A no-brainer guide to a mindful next meal
If you’re a takeout regular, or you’ve eaten at a big chain restaurant while on a road trip, you may have noticed that portion sizes have tripled over the last 20 years. And it’s likely no surprise that obesity, diabetes and heart disease rates have grown at a corresponding rate. But eating mindfully by making a few small changes to your eating habits can help prevent you from cleaning your ever-growing plate.
It may sound silly, but many people overeat just because they aren’t paying attention. The biggest culprit? Technology. Studies show that when you eat distraction-free meals, you tend to eat less, and when you eat with distractions, you tend to eat more.
Focusing entirely on your meal and your dining companions as opposed to your work, television or mobile device, allows you to more fully enjoy your food, have better digestion, and helps you to read your body’s signals of satiety — preventing mindless overeating, chronic disease and weight-gain.
Here are some dead-simple tweaks you can make starting with your next meal:
Eat at the dinner table, not on the couch. You’re less likely to multitask if you’re sitting at the table.
Turn off your phone and the television, and leave your laptop in the other room.
Take 20 minutes. Try setting a timer, and enjoy your food distraction-free for at least that long.
Always use a plate (one that’s not too big) and take an appropriate portion, particularly if you’re eating takeout. Oftentimes takeout portions are much bigger than normal, so don’t let the container guide you.
Set your fork down between bites to give yourself time to chew. Food is much more satisfying if you enjoy every bite you put in your mouth, and eat more slowly. Plus, if you don’t have a memory of eating, you’re more likely to eat again much sooner than if you had paid attention.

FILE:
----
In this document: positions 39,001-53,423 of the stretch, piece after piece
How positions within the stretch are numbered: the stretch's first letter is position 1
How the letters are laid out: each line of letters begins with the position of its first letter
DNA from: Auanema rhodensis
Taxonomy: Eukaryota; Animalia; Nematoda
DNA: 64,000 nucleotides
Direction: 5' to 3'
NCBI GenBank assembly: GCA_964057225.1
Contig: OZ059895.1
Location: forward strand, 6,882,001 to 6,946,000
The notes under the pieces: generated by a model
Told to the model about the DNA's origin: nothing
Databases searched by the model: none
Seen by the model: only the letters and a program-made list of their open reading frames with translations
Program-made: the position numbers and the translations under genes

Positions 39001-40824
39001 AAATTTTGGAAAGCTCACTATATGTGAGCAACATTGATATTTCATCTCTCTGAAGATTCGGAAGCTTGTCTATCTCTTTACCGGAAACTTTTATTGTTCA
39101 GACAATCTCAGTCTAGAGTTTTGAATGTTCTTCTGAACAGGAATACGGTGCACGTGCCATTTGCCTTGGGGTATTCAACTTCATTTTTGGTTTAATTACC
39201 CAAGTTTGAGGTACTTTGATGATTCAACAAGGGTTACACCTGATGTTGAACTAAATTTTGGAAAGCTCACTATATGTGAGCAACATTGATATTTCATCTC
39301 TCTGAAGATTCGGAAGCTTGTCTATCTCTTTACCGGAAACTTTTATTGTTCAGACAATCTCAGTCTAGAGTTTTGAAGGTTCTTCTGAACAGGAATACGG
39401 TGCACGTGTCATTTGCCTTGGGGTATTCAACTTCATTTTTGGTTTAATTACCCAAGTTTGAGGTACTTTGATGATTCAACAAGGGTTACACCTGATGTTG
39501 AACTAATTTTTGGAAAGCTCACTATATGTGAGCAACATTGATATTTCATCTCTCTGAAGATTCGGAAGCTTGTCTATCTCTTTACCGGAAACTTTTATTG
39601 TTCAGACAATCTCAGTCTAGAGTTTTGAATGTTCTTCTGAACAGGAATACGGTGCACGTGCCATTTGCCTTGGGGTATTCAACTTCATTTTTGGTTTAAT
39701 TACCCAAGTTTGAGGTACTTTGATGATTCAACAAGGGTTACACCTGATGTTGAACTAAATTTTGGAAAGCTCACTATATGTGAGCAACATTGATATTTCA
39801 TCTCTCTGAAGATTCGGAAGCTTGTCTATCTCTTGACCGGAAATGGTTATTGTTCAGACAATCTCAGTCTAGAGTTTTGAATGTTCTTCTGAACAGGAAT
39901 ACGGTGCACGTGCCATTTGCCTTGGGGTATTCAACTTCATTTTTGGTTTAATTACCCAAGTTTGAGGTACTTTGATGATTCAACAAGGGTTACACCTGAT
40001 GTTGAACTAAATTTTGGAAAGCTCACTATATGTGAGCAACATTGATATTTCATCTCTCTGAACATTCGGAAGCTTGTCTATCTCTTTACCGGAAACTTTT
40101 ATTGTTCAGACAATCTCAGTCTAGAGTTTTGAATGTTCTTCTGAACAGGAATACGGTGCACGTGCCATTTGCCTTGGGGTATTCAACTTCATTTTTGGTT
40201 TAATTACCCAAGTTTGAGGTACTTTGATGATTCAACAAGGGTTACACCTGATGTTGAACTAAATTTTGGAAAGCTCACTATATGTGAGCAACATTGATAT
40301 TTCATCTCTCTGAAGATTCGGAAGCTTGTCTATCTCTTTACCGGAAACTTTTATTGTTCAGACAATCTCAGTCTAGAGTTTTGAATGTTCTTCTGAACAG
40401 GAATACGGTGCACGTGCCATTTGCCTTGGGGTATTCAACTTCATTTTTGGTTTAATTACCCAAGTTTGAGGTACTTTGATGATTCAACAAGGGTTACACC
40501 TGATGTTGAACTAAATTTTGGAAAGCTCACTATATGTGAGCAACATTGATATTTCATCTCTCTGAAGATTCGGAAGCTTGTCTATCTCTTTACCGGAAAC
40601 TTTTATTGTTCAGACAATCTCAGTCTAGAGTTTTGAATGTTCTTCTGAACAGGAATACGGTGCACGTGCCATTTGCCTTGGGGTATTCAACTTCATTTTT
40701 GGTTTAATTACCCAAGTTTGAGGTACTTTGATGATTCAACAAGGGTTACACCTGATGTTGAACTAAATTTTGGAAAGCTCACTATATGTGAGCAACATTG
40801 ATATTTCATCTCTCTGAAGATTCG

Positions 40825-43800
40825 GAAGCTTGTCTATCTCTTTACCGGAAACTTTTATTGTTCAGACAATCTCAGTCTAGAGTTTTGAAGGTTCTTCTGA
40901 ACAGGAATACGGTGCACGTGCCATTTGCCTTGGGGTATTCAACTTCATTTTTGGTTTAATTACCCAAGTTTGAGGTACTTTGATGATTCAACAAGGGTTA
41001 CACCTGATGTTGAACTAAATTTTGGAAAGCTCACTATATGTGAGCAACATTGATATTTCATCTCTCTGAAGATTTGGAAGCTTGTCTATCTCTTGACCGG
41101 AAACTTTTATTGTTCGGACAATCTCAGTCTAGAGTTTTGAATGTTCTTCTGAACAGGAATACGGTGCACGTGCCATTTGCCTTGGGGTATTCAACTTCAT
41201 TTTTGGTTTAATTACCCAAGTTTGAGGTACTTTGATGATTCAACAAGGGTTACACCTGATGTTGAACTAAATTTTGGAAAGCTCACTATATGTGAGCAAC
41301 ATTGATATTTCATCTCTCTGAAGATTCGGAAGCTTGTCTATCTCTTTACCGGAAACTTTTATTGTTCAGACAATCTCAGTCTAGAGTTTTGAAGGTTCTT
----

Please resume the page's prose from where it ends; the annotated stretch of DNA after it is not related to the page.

Try eating with your non-dominant hand or with chopsticks. If you’re not mindlessly moving your fork to your mouth, you’ll be more aware of how full you are. Plus, your stomach registers being full about 20 minutes after you’ve already eaten enough food. So going slowly allows your body time to process the food you’ve consumed.
Keep the serving dishes in the kitchen if you tend to eat food just because it’s in front of you. Needing to walk into another room to refill your plate prevents you from continuing to nibble.
Chew one bite at a time. Your mom probably taught you this, but it’s actually quite hard to practice when you’re in a hurry or distracted. Sufficiently chew and swallow your last bite before you take another.
Learn to love leftovers. Think about eating based on how your body feels, not how much food is on your plate. If you’re mostly full but there are still a few bites left, that’s okay! Simply pack them up for later, and you’ll even have a little extra money in your pocket.
Find the time to cook your meal, and enjoy it with others! You’ll give your food more attention and respect if you’ve prepared it yourself, and if you make it an occasion for friends and family to dine with you.
Mindful eating is really about taking time to slow down, and focusing on your food. You’ll enjoy more, eat less, and be more satisfied. Want some company and inspiration? Get the Foodstand app and join the Eat 1 Distraction-free Meal a Day Challenge.
Originally published at www.everup.com on October 3, 2016.
Originally published at medium.com